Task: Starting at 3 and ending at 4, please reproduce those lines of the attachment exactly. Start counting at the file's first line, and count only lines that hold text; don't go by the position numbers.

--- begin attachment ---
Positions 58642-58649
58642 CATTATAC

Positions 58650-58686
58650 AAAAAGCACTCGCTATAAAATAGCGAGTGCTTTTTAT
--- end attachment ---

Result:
Positions 58650-58686
58650 AAAAAGCACTCGCTATAAAATAGCGAGTGCTTTTTAT